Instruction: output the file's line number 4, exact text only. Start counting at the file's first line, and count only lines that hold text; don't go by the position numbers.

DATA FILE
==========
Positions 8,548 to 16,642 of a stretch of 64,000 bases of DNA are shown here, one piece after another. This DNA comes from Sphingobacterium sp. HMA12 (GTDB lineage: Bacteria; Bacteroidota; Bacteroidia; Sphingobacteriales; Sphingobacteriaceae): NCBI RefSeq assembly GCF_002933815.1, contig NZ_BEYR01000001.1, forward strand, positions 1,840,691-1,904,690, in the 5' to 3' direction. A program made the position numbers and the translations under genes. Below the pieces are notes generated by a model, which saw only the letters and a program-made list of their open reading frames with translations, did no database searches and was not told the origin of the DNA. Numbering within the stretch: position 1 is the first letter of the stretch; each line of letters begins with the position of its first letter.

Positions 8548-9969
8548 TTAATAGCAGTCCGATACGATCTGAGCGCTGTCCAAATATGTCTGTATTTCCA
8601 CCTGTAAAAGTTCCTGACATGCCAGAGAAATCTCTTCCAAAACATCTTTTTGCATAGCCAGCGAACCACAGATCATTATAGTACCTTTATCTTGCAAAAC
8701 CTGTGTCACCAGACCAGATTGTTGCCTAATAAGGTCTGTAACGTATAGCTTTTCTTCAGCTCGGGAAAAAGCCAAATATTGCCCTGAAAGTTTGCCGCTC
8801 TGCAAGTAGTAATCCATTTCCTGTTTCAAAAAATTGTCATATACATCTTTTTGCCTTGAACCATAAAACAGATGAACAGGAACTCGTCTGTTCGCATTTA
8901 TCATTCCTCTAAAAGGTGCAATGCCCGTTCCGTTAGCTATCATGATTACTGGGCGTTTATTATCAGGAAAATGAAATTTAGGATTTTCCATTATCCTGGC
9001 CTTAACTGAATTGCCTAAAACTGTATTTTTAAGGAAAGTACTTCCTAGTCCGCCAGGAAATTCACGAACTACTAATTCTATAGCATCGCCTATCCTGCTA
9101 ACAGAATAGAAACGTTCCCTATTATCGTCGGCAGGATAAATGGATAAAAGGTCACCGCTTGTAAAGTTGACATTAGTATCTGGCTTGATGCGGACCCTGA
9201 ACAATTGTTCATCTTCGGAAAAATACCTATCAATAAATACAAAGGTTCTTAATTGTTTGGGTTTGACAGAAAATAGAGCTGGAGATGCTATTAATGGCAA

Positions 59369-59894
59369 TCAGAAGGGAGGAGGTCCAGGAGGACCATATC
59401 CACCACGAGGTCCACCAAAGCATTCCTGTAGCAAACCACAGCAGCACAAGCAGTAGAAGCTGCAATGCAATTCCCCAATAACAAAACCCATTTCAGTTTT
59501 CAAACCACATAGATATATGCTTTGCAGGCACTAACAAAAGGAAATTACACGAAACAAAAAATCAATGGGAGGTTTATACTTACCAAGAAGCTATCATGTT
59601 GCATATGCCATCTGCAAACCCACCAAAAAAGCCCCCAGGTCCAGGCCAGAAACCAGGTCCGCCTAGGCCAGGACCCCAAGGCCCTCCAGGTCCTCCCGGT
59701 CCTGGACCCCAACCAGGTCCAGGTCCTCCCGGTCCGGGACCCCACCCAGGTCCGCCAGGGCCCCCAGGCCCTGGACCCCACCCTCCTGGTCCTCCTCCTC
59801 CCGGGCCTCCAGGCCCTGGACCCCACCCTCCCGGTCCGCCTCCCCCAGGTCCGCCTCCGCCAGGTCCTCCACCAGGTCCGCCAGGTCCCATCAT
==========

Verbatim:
8601 CCTGTAAAAGTTCCTGACATGCCAGAGAAATCTCTTCCAAAACATCTTTTTGCATAGCCAGCGAACCACAGATCATTATAGTACCTTTATCTTGCAAAAC